Posts Tagged ‘ following ’

The Following: Season 2

The FollowingThe Following season 2 was basically just like season 1, just with a few additional psychopaths. But then the first season did work in an insane type of way. I mean the whole thing is preposterous in the extreme, but there’s never a dull moment at least. It’s a good thing, because if there were any dull moments they’d be filled with the sound of plots collapsing under the catastrophic unlikeliness of everything. Characters make insane decisions, organisations are hugely incompetent even the weather made no sense with snow appearing and disappearing in minutes.

Fortunately though everything moves along at such a pace you don’t really pause to question it (helped in my case by usually watching this while cooking or baking). The action sequences are lively and frequent enough and the quieter moments are held together with the performances by James Purefoy and Kevin Bacon who are laying the ham on spectacularly thick but seemingly having a glorious time doing it.

The supporting characters tend to get a bit bogged down and the actors are maybe taking things a bit too seriously. I wish the more easy-going and youthful Mike had stayed around a little longer before turning into the bitter and scary version we’ve got here. Also following the season 1 death of the previous competent yet ineffectual female law enforcement officer, she’s been replaced with another almost identical one who just spends her time saying “Ryan you shouldn’t do that” and watching him run off to do exactly what he shouldn’t. Emma meanwhile, despite being a pretty horrific person, actually seems to be the only one in the whole setup with any brains at all. The rest of the supporting characters come and go with speed, which while theoretically this keeps the audience on their toes, it sometimes backfires in that it never seems worth engaging with the characters if they’re likely to die within a few episodes.

The plot is sort of the same as the previous season, but with an intriguing twist, rather than Joe being at the top of the totem pole, this time he has to start from the bottom and beg, borrow and bludgeon his way there. Some of the religious stuff did get a little much towards the end, but the idea of him infiltrating someone else’s cult was a nice spin on things.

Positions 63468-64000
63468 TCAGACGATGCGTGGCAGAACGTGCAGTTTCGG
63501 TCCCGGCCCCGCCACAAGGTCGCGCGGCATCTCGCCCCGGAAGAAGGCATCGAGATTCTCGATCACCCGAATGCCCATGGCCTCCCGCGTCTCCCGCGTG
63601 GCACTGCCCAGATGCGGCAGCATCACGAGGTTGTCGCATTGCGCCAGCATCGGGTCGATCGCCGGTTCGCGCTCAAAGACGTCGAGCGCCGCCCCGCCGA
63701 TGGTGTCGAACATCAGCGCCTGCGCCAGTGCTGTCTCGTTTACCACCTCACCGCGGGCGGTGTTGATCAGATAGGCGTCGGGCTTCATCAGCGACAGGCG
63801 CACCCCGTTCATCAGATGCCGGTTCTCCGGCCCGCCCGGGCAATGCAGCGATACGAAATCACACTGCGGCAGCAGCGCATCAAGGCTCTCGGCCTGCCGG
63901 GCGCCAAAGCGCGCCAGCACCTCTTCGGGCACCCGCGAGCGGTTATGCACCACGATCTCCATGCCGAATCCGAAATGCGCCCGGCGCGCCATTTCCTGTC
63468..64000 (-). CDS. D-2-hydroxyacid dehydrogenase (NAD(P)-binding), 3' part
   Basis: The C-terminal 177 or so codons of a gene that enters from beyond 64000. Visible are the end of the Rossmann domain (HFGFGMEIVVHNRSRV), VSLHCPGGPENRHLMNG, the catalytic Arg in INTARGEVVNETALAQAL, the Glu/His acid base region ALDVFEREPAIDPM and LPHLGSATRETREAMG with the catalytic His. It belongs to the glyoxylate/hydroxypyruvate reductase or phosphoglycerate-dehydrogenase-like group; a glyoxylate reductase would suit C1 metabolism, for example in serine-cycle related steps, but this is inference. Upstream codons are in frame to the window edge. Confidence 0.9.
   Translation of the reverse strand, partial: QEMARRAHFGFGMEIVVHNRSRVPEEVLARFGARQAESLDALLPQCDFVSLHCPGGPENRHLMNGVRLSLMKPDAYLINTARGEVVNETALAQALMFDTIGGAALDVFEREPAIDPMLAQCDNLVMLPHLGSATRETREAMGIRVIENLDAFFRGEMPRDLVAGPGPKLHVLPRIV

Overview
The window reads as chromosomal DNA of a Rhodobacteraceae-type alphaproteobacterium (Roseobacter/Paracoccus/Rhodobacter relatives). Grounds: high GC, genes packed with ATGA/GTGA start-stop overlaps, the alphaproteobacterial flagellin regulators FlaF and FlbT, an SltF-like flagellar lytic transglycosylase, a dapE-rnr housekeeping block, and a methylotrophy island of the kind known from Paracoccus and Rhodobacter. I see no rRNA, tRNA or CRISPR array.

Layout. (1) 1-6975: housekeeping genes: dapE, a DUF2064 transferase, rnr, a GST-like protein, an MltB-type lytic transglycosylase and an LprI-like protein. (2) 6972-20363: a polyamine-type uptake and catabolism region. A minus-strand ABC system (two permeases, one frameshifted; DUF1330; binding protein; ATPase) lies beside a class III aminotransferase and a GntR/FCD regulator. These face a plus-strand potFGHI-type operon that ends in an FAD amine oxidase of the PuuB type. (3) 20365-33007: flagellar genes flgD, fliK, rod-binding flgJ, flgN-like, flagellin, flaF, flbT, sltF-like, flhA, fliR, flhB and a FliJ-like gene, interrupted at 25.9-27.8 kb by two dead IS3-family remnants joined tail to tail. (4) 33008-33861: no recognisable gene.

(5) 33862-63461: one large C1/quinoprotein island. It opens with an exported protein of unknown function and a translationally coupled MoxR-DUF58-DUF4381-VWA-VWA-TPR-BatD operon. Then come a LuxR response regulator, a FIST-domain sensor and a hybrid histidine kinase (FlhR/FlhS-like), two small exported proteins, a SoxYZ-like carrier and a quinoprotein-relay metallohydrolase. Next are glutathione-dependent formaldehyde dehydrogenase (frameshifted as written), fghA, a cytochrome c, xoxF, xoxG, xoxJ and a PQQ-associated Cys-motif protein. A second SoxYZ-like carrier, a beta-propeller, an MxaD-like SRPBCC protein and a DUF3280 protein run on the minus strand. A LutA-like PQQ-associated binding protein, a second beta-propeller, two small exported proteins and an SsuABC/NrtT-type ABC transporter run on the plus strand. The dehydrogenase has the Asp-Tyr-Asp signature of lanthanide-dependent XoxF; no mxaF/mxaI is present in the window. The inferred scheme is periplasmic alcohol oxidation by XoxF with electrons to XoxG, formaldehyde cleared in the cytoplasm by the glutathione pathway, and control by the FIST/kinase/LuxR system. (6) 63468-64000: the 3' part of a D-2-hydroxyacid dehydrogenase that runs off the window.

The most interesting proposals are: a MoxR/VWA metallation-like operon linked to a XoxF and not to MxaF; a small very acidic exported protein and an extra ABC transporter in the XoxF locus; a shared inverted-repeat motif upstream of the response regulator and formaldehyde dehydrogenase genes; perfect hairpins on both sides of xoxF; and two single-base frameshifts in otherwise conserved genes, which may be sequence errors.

The shorter seasons (15 episodes) work well for the series, frankly taking it down to 12 may not be a bad idea, I lost interest around episode 9 and only came back to it after a couple of months when I’d run out of other things to watch. I’m not certain whether I’ll bother watching next year, it sort of overlaps a bit too much with The Blacklist, and I’d much rather watch James Spader than Purefoy and Bacon, but if I’m short of mindless distraction, I’ll probably give it a try.

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The Upfronts – Fox

Fox network logoUpfront week has rolled around surprisingly quickly this year. Over the span of just four days the five major US network channels will introduce their schedules for the 2013-14 season, delivering last rights to those that have failed to bring in the ratings, offering another year to the select few and introducing those that are lucky enough to win a coveted new slot.

First up, Fox. Much of their schedule is dominated by reality shows (American Idol and X-Factor mostly) which I don’t even mention, so they have less stuff than CBS, NBC and ABC.

What’s out
fringeJust four comedy/drama cancellations from Fox this year, which is joint lowest with CW. Fringe held out longer than anyone expected and came to a very well managed end, so I can’t say I’m that sad to see it go, particularly as the last season was not its strongest. Keifer Sutherland’s Touch made it to a second season, but never seemed to get much attention either from the ratings or critics. The Mob Doctor and Ben and Kate were freshman series that never really got off the ground, and while the latter received some critical praise, it doesn’t look like anyone will really miss either of them.

What’s returning